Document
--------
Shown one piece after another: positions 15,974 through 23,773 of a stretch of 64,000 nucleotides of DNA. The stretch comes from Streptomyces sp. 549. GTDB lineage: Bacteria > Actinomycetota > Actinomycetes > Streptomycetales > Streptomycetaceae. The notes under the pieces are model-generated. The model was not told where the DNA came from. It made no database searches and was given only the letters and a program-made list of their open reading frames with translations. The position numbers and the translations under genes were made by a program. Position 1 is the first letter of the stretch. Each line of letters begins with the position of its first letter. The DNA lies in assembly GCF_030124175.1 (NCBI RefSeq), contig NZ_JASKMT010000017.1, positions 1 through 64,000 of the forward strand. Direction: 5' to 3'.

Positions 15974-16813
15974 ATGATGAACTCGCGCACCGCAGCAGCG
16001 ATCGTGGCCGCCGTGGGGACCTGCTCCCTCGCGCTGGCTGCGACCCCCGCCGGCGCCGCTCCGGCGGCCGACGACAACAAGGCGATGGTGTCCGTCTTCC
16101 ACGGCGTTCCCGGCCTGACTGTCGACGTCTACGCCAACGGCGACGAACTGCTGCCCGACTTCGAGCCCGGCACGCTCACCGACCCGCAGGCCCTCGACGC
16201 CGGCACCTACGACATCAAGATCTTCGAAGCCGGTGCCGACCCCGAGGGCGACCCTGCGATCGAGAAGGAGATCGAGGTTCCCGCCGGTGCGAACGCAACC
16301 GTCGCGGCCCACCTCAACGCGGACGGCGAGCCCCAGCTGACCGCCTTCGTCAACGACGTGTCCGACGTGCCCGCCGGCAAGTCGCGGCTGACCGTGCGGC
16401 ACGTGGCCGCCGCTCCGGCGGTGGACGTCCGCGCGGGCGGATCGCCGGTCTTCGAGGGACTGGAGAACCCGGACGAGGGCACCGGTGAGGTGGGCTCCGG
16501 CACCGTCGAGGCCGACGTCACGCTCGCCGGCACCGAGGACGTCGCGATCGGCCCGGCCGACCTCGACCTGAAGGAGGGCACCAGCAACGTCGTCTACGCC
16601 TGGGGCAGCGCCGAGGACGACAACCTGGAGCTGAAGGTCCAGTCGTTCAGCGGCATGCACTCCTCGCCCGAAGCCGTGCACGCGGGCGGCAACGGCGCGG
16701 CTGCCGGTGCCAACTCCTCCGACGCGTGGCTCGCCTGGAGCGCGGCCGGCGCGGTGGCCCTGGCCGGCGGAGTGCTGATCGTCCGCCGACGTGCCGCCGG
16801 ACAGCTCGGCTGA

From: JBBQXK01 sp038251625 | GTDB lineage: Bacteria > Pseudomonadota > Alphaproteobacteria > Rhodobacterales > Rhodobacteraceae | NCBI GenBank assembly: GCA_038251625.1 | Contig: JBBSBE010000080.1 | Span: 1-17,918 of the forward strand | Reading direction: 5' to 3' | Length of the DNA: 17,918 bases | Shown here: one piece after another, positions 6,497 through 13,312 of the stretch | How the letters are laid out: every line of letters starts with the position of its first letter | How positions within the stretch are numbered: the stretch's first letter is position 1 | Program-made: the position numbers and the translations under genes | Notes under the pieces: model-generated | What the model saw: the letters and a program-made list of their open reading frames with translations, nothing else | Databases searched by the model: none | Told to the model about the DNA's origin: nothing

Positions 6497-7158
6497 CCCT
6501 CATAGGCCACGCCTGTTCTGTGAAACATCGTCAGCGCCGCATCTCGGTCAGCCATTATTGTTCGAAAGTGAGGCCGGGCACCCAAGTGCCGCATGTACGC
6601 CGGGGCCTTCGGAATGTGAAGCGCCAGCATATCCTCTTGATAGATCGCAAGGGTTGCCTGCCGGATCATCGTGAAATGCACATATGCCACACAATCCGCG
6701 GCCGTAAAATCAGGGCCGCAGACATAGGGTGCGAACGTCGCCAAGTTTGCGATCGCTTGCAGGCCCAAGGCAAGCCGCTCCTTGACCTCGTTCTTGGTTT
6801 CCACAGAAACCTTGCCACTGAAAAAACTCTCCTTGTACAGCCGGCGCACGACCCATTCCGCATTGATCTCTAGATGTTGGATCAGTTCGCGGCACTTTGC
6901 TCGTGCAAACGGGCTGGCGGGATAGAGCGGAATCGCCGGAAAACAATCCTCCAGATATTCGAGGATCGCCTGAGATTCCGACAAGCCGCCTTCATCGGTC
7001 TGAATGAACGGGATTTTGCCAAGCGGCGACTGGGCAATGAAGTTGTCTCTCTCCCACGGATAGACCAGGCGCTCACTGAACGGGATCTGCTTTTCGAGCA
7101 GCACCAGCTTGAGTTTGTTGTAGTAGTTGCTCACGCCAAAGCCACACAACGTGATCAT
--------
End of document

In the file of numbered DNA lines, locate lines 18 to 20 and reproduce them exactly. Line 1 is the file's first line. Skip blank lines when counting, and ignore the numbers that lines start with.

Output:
6701 GCCGTAAAATCAGGGCCGCAGACATAGGGTGCGAACGTCGCCAAGTTTGCGATCGCTTGCAGGCCCAAGGCAAGCCGCTCCTTGACCTCGTTCTTGGTTT
6801 CCACAGAAACCTTGCCACTGAAAAAACTCTCCTTGTACAGCCGGCGCACGACCCATTCCGCATTGATCTCTAGATGTTGGATCAGTTCGCGGCACTTTGC
6901 TCGTGCAAACGGGCTGGCGGGATAGAGCGGAATCGCCGGAAAACAATCCTCCAGATATTCGAGGATCGCCTGAGATTCCGACAAGCCGCCTTCATCGGTC